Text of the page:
Epos starts off starts off with the ambient sounds of small waves lapping on the shore of a well known lake in Kyrgyzstan known as Issyk-Kul (in the Kyrgyz language means “warm lake”).

Issyk-Kul is surrounded by snow-capped peaks, but never freezes. This aspect of the lake is reflected on this album: the production is actually of dark warmth, an almost “milky” guitar sound is clearly audible, and somehow the overall crispness also retains this character. I found this to be a very strong aspect of this recording which lends Epos quite a unique atmosphere as far as Black Metal production values go.

Epos seems to be divided into two movements, with the first movement being a prelude to the second. The water ambience blends into the first movement, providing a slow building, but mid to fast paced build up to the highlight of the album (being the second movement).

At the transition to the second movement, we hear the fall of light rain and echoes of distant thunder. It is here that the slow build up finally opens, akin to the very rain we hear: non-Western scales are used in combination with percussive drumming patterns and they work very effectively to provide a tribal, shamanistic celebration under a blinding full moon on the lakes shores, complete with a gypsy style acoustic melody which later explodes into mid-paced Black Metal fury. Closing your eyes in this moment, you can imagine a small group of pagans under the full moon, dancing with abandon around a fire, celebrating their love of nature and their land.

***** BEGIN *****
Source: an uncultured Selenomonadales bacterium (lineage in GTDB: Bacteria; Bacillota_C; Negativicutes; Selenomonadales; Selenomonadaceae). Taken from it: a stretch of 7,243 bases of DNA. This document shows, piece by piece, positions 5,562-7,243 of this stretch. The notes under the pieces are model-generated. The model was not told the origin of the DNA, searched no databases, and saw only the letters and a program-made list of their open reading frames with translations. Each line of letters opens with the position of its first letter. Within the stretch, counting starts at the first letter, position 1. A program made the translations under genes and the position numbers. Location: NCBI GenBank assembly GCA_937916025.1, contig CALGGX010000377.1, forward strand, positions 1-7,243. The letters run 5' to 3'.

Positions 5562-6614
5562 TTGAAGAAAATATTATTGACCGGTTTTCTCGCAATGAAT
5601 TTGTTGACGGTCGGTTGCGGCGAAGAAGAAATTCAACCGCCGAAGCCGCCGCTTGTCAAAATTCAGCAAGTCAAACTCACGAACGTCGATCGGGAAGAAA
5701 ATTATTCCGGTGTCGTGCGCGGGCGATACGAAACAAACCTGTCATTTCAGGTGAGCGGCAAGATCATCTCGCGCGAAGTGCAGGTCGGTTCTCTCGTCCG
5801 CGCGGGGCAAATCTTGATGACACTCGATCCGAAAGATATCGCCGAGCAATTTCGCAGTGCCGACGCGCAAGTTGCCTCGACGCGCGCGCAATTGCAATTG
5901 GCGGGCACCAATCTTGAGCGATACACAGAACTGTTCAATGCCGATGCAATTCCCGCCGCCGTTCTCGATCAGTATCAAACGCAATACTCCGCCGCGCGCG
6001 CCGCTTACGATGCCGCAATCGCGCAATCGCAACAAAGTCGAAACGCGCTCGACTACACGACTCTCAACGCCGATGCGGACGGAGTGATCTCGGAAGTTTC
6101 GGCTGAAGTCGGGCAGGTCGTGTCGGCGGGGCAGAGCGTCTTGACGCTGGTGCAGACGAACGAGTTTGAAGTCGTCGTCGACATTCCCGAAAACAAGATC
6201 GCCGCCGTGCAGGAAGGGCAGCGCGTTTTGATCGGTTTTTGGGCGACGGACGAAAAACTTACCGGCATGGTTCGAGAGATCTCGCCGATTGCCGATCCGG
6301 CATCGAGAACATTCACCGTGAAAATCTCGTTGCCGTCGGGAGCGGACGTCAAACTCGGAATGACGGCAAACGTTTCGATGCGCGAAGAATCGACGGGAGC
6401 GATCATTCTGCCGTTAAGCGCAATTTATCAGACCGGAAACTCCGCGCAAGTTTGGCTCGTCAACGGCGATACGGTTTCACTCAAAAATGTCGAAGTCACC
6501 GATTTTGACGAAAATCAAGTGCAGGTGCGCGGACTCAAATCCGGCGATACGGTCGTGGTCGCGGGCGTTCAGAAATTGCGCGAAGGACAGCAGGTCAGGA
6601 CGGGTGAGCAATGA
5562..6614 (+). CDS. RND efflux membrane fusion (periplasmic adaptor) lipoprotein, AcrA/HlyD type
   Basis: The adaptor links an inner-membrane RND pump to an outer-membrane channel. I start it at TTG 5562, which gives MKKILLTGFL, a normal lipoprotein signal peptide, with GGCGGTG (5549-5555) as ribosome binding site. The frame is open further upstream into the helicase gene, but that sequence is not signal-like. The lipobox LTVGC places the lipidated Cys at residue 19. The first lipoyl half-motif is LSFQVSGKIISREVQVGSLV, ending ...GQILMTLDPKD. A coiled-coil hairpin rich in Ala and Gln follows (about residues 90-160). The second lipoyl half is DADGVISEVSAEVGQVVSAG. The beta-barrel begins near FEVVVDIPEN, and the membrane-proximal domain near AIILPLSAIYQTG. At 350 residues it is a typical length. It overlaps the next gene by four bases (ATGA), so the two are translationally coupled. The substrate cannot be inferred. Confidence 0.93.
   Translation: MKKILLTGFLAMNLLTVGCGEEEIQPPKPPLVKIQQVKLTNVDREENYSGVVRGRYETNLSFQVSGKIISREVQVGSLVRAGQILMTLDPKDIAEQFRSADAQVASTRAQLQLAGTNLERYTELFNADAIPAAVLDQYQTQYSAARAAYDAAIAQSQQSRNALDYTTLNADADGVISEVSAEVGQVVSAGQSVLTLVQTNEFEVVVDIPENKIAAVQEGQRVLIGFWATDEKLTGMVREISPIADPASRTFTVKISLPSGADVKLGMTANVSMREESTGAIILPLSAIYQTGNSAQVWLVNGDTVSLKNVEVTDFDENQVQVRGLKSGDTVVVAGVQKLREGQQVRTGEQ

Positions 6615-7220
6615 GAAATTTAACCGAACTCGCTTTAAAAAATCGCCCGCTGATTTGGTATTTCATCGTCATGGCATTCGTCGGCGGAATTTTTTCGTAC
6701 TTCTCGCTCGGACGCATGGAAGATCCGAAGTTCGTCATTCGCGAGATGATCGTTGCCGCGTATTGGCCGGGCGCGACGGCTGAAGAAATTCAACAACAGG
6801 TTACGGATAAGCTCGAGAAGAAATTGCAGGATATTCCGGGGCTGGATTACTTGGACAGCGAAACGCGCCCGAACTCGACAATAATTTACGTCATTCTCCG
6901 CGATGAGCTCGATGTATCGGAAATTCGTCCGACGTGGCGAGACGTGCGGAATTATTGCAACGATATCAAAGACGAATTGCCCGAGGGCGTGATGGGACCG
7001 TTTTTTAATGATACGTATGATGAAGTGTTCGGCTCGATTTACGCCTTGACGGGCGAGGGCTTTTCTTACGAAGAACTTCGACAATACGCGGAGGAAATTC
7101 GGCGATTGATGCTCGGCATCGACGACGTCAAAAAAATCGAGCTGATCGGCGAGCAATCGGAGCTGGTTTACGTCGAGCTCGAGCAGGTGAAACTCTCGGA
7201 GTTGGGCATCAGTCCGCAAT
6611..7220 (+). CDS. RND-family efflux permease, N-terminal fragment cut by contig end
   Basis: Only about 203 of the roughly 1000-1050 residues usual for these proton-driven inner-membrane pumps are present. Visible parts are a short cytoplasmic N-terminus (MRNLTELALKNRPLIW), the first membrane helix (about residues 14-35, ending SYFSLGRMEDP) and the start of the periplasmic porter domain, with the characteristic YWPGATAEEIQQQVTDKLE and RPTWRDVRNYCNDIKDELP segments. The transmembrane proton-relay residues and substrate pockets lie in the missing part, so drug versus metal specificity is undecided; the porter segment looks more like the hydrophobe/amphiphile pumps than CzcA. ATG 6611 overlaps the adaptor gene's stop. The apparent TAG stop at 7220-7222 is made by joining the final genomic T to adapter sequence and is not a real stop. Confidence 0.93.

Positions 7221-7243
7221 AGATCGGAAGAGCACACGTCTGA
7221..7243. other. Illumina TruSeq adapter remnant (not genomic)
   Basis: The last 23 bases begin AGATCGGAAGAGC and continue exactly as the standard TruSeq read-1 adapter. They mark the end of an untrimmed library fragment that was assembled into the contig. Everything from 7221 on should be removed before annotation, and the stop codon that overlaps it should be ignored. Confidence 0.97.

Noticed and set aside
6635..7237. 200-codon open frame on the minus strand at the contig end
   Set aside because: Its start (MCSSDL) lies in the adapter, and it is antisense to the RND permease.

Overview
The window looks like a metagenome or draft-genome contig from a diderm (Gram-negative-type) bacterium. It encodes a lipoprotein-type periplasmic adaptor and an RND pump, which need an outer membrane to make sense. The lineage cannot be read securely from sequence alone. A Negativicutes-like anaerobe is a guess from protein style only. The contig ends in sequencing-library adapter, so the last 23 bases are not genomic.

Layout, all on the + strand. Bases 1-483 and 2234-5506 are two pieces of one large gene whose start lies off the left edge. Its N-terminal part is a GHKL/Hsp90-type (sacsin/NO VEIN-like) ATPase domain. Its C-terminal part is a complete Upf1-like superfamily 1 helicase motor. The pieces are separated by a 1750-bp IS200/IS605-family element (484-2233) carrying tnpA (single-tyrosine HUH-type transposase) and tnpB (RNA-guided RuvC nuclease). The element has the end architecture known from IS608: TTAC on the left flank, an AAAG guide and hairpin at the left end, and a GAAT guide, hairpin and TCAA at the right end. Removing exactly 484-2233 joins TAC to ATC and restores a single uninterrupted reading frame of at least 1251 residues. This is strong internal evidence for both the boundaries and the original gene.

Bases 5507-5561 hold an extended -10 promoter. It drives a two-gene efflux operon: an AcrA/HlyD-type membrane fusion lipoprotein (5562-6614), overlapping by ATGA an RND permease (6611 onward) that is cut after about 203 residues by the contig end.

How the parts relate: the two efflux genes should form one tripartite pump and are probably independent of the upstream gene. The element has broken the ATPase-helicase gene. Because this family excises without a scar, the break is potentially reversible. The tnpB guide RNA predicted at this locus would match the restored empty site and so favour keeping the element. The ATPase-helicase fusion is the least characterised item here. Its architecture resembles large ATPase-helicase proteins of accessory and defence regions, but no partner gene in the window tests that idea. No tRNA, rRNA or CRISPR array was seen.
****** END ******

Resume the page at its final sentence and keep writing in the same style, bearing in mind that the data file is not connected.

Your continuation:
About a third of the way through the second movement, we hear something quite new for Darkestrah: the usage of Cellos. In what I find a beautifully intelligent act of musicianship, the cellos almost echo the waves lapping of the lake’s shores in the beginning of the album. It provides a beautiful, almost visual aid to the legend of Issyk-Kul.

The entire album, when one considers the background of Kyrgyzstan and their pagan past, is a beautiful and powerful ode to the lake of Issyk-Kul: soaring minor key tremolos paint the vision of highly arcing mountain peaks, laden with shining night-time snow, while the cellos represent the still dark lake below them. It is a truly ingenious idea which the band has embarked upon, and one which works really well.

One thing which is extremely noticeable on this album is the increased musicianship of the each band member. The band is much more cohesive than ever before, and so too are Kriegtalith’s vocals stronger than ever before, perhaps even challenging the female grim vocal throne currently held by Angela Gossow. Without a doubt though, Kriegtalith is the undisputed queen of female vocals in Black Metal. On Epos, she is simply outstanding.

Every aspect of Epos signifies a spiritual, almost pre-historic journey. The album is thick with Pagan themes, but it is not done in a way which seems almost cliché in Black Metal these days. Darkestrah’s approach to pagan expression this time has been one of using subtlety to convey power of expression.

On what they began with their previous outing, Embrace of Memory, Darkestrah have truly come of age, showing on both Embrace of Memory and here on Epos a remarkably steep maturation in song writing, creativity and instrumentation. A stellar album which I feel has proven Darkestrah a strong force to be reckoned with for years to come.

10/10

Official Website: http://www.darkestrah.vze.com/
No Colours Records: http://www.no-colours-records.de/